In other, related MLB/Strasburg news, Deadspin posted this yesterday– a new “Beyond Baseball” ad featuring Strasburg and comparing him to historic flamethrowers (Strasburg however is “Beyond Heat”). I’ve written about the Ryan Howard ad here (and elsewhere). There’s undoubtedly something to be said about this one as well. Though I’m not entirely certain what that something is, I think it is linked to the ideas I explore in my In Media Res post and also linked to the historic whiteness of great pitchers. This is a subject I won’t explore now, but which has been on mind this season. Though it’s been awhile since I’ve read it, the place to start in this thinking is Nick Trujillo’s article “Hegemonic Masculinity on the Mound: Media Representations of Nolan Ryan and American Sports Culture.”

And while I’m aggregating Strasburg links… I would be remiss if I did not mention the strasboner.

Props to the Cultural Politics of the Football Blogosphere

There are a few themes that have been repeated over and over again in both casual and more formal discourse surrounding the World Cup. 1. Everyone who doesn’t like soccer feels the need to announce that they think the game is boring. 2. Constant reminders that “Americans don’t like soccer” and other variations on how unpopular soccer is in the United States. 3. There have been various posts about the conservative/right-wing backlash to World Cup and soccer/football in general. The first two I am tired of. But the third, I am still intirigued by. Among those posts:

Deadspin discussed “Soccer: The Liberal Plot to Destroy America”
A blog post from the New York Times talked about it.
And one of the best I’ve seen comes from Dave Zirin at his Edge of Sports blog.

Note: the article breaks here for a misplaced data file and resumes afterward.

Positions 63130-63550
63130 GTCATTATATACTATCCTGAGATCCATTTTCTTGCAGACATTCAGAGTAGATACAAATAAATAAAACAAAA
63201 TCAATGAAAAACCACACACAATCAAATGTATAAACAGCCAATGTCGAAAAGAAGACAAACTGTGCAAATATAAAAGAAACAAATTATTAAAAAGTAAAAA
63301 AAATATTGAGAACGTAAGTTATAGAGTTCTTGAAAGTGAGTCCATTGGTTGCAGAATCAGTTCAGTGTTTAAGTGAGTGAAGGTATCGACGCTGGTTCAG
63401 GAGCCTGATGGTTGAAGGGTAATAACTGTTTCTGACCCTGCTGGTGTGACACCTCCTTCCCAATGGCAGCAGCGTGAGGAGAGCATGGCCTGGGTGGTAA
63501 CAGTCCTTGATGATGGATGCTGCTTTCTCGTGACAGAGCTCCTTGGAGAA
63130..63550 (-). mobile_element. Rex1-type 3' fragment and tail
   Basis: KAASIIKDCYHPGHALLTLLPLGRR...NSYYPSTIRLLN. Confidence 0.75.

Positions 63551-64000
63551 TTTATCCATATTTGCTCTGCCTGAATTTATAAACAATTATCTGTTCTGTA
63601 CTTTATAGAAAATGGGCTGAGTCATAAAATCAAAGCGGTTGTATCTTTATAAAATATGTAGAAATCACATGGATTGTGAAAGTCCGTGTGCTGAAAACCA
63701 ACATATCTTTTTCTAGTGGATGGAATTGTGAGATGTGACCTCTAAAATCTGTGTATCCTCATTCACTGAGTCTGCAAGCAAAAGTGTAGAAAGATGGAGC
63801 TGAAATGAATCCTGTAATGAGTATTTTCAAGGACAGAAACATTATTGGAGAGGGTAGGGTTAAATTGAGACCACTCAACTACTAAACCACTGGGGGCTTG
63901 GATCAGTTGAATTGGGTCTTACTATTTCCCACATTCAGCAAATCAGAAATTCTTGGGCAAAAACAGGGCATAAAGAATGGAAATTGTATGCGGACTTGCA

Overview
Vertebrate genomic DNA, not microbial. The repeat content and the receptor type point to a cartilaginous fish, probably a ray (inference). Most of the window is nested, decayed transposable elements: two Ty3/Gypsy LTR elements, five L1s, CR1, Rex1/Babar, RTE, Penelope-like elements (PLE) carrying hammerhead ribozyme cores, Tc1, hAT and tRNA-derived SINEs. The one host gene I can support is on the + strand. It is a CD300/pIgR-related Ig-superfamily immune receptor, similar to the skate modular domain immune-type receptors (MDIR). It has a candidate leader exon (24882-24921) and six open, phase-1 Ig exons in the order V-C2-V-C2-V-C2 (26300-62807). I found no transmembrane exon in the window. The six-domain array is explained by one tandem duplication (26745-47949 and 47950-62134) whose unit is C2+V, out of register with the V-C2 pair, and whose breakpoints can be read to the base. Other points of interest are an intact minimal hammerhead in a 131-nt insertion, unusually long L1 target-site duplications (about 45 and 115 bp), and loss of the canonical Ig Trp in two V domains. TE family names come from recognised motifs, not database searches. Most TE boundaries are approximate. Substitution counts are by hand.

But the reason I’m interested in this discourse is actually more closely linked to my interest in the sports blogosphere generally and that which is covering the World Cup specifically.

As anyone who knows me (or who has read anything else I’ve written here or elsewhere) knows, I’m firmly on the left side of the political spectrum, invested not only in anti-racism, feminism, anti-homophobia, etc. but also invested in how those things are reflected in and embodied in culture– in the media especially, and in this space, in sports though mostly baseball. Though I haven’t written about it yet, I sometimes feel alienated and even actively uncomfortable with the sexism and homophobia in sports, baseball and the Phillies blogosphere. One of the reasons I write this blog (however infrequently) is as my own small intervention into that politically unconscious world in which I participate yet of which I am critical. When the World Cup started I fished around among twitter friends/academic colleagues for good blogs to follow that took a critical/cultural perspective on the game. I got a couple of good recommendations including the truly fabulous From a Left Wing and others like Pitch Invasion and Run of Play. But what I realized a day or two later is how remarkable it is that those blogs even exist, because in baseball the notion that the game is anything more than a game, the notion that it effects and is effected by broader socio-cultural systems and ideologies, that it matters in fundamental ways, that notion isn’t heard very often (unless it is in context of Jackie Robinson). So while I want to agree with and applaud posts like those above, even more so I want applaud (at least part of) the football blogosphere for its ongoing concern with the relationship between sport/culture and politics. And I suppose also, to thank it for offering an alternative to mainstream sports coverage. yay.